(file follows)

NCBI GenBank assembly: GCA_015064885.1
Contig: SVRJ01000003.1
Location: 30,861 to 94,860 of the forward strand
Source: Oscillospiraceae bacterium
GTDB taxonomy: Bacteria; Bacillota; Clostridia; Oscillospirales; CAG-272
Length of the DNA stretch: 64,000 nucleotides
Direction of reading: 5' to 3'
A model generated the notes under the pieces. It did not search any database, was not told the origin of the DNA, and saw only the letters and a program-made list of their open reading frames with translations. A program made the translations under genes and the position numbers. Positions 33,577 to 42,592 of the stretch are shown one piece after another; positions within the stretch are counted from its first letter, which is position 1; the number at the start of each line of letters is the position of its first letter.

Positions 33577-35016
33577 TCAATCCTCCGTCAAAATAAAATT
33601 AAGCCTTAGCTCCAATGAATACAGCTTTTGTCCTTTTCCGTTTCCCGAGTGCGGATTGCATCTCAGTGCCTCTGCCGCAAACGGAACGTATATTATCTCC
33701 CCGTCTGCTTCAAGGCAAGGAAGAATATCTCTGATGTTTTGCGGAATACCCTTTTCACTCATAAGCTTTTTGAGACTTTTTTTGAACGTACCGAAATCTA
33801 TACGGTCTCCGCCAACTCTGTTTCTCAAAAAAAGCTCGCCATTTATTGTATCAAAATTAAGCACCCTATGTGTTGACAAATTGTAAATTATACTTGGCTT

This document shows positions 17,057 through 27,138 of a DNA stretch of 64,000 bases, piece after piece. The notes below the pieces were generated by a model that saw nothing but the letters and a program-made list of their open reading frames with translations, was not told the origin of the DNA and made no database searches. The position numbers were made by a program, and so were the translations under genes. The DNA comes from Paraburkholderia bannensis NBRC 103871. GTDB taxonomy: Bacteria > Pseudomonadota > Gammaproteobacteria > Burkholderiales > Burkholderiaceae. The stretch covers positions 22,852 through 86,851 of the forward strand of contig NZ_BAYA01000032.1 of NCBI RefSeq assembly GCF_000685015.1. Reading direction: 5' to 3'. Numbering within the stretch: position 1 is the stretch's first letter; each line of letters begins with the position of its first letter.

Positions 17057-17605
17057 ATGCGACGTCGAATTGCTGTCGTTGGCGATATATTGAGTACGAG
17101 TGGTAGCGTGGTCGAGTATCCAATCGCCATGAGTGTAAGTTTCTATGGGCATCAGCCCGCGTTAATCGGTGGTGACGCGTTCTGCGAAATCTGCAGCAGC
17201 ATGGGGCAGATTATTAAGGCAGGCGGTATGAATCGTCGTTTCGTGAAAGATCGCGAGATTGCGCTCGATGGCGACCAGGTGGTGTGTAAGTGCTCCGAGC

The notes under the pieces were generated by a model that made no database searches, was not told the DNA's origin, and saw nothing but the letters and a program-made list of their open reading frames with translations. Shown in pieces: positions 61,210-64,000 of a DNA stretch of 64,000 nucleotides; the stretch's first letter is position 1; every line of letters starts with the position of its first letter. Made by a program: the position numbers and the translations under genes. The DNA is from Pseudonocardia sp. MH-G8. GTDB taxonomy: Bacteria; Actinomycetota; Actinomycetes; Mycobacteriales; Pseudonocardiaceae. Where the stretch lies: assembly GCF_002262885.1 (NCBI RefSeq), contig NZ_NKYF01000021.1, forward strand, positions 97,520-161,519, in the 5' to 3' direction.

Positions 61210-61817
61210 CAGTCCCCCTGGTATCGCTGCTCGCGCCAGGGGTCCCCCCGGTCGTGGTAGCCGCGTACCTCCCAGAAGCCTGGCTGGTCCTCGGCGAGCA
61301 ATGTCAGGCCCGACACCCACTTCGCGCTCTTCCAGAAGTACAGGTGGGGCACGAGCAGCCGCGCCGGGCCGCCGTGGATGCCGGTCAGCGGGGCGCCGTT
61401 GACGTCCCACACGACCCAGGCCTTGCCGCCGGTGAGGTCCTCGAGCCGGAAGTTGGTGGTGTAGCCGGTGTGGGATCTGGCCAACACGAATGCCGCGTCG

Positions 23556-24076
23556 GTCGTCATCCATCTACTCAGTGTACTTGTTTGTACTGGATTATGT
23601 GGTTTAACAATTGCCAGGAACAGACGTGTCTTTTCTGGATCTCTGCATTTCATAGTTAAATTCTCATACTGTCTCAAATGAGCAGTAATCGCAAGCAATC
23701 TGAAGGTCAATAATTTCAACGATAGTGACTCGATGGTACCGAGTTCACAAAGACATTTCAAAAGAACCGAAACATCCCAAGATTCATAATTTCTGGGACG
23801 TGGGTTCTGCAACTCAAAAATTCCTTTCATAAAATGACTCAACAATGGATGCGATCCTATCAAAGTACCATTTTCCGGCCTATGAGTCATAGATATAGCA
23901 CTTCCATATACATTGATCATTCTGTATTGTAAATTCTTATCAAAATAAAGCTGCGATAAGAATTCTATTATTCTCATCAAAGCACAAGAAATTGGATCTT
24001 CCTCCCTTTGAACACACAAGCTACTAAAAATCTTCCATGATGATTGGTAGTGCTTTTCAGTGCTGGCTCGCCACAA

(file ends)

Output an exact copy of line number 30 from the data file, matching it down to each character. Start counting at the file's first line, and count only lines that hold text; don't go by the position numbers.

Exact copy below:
24001 CCTCCCTTTGAACACACAAGCTACTAAAAATCTTCCATGATGATTGGTAGTGCTTTTCAGTGCTGGCTCGCCACAA